Farmington— Cowboys gathered around the arena Saturday night to try their luck on bulls with names like Ringo, Pinwheel and John Wayne the Hurricane.
Their goal was to hold onto the bucking bull for eight seconds during the annual Buck'n Bull Bash, a two-day event that marked the start of the San Juan County Fair at the McGee Park Memorial Coliseum. It kicked off Friday and continued Saturday.
Jared Padilla wasn't sure he was going to ride in Saturday's Buck'n Bull Bash.
The 24-year-old bull rider participated in the bash Friday. Padilla said when the bull left the chute on Friday night, his foot got caught and he was dragged for 20 seconds before the bull finally fell on him, leaving him with a swollen calf.
But Padilla said his father, who rode bulls for about 13 years, didn't raise him to be a "wussy," so on Saturday he got on the back of Billy the Kid.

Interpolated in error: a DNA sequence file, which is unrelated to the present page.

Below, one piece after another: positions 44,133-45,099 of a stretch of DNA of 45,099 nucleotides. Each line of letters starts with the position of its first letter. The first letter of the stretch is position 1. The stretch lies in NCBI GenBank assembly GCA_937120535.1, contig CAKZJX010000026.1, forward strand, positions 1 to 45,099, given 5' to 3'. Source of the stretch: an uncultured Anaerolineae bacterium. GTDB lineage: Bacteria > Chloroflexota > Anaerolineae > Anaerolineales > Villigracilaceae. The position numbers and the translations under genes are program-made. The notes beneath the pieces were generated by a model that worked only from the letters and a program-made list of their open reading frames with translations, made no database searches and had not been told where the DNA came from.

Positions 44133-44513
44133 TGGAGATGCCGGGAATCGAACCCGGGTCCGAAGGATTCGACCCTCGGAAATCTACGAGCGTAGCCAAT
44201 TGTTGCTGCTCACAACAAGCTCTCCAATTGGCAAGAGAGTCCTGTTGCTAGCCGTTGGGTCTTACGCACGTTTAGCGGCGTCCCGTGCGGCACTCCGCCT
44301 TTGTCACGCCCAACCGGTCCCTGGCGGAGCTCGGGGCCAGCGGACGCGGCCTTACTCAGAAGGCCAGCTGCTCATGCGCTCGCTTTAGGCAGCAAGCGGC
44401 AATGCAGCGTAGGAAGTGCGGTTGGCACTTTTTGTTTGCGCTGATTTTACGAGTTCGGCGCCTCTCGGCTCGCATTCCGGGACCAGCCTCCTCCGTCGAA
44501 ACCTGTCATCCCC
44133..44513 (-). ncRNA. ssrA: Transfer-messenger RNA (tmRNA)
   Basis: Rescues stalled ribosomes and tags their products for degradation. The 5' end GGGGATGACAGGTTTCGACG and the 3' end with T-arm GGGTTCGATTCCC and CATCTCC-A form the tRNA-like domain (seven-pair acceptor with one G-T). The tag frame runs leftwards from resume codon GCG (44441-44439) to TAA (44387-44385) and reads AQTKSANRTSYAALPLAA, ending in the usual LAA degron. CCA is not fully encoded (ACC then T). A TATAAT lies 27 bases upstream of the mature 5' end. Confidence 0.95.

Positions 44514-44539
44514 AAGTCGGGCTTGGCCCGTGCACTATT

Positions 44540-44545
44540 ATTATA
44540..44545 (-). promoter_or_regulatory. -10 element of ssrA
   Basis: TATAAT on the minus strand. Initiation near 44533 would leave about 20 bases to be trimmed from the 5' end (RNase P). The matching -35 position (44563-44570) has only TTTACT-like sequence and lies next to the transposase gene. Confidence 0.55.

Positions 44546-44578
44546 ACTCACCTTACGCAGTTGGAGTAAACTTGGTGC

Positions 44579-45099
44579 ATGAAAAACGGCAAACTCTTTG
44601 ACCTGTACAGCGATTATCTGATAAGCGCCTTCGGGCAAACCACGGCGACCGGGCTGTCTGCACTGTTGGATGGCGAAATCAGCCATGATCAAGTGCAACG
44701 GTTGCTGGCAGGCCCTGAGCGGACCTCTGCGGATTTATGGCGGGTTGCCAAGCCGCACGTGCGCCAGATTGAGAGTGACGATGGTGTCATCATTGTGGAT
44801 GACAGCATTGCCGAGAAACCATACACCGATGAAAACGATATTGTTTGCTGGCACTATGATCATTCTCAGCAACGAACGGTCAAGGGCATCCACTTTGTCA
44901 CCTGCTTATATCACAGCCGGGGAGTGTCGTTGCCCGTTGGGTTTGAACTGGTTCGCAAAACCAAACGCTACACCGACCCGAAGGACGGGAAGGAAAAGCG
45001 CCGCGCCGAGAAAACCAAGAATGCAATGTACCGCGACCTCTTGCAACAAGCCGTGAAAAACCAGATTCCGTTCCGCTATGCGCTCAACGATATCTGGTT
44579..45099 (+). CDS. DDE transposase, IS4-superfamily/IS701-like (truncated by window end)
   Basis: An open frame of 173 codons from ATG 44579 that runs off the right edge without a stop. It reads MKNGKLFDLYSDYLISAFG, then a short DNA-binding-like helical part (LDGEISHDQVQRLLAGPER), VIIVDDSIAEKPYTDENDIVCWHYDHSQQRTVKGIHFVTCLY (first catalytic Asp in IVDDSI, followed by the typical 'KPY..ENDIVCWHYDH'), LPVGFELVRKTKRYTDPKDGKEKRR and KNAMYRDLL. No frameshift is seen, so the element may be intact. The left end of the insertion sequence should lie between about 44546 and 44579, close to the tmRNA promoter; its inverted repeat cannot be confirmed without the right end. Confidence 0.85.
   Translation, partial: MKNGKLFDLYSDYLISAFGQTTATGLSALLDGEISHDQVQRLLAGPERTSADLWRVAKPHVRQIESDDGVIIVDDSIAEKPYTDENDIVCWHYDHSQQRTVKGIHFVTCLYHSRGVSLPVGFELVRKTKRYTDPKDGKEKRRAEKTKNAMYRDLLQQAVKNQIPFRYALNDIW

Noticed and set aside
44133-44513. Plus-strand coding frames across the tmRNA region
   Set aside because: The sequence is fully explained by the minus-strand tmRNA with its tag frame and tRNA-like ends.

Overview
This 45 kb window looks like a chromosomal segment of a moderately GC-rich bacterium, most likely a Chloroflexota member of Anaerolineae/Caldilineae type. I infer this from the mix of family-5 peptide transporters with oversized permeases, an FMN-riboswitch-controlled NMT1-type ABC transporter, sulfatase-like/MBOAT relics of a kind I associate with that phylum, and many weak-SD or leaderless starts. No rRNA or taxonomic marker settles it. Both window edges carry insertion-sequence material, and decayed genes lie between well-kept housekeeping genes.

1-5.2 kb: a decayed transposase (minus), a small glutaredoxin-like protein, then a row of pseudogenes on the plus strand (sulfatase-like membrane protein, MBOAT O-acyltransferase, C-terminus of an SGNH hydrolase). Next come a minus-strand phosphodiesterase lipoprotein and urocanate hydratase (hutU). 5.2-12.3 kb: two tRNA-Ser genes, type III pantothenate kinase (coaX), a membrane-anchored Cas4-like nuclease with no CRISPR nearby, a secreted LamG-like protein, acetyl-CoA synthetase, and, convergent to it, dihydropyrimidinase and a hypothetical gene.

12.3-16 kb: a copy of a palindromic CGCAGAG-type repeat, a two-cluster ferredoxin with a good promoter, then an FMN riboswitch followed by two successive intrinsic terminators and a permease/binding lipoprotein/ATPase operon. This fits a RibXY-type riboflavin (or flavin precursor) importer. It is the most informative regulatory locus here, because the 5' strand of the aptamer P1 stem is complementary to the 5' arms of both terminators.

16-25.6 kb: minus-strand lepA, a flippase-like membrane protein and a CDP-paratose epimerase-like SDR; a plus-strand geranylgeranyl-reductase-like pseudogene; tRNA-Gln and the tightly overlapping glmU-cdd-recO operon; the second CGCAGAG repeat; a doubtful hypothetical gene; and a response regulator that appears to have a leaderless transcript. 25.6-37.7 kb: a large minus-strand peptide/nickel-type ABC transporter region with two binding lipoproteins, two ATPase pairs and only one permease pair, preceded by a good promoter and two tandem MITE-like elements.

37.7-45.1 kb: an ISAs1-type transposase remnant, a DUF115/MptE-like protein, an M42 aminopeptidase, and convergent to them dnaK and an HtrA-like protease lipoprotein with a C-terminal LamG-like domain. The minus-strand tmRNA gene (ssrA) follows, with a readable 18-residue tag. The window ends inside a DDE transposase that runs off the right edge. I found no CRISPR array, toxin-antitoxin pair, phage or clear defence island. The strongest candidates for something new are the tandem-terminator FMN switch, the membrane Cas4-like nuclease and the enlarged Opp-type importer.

A few seconds into the ride, Padilla was on the ground and Billy the Kid turned on him, chasing him until the bull finally cornered him against the edge of the arena. Padilla escaped the only way he could -- launching himself off of Billy the Kid's horns about 10 feet straight up into the air and grabbing hold of the railing separating him from the audience in the stands. He held onto that railing until Billy the Kid left.
In about the four years that he has been riding, Padilla said he has never had anything like that happen.
"You got to ride your bull," he said. "You might as well please the crowd."
His mother, Barbara Padilla, was watching nearby.
"I've never seen anything like it," she said.
From her vantage point, she had a very limited view, but she saw the bull going after her son.
"All I could think of was the bull was going to stick his side," she said.
Jared Padilla said being on a bull is like riding a hurricane, and he plans to continue doing it "as long as the good Lord lets me."
Other bull riders had better luck.
Jacob Spencer, a Bloomfield High School junior, was one of only a couple of riders to stay on his bull at least eight seconds. Spencer started riding bulls when he was about 6 years old. Then, he was a roper and some of his rodeo friends encouraged him to try bull riding. About five years later, Spencer announced he would stop roping and focus on his bull riding.
The move has paid off for Spencer, who has made more than $10,000 this year alone.
"I'm trying to make this a profession," Spencer said.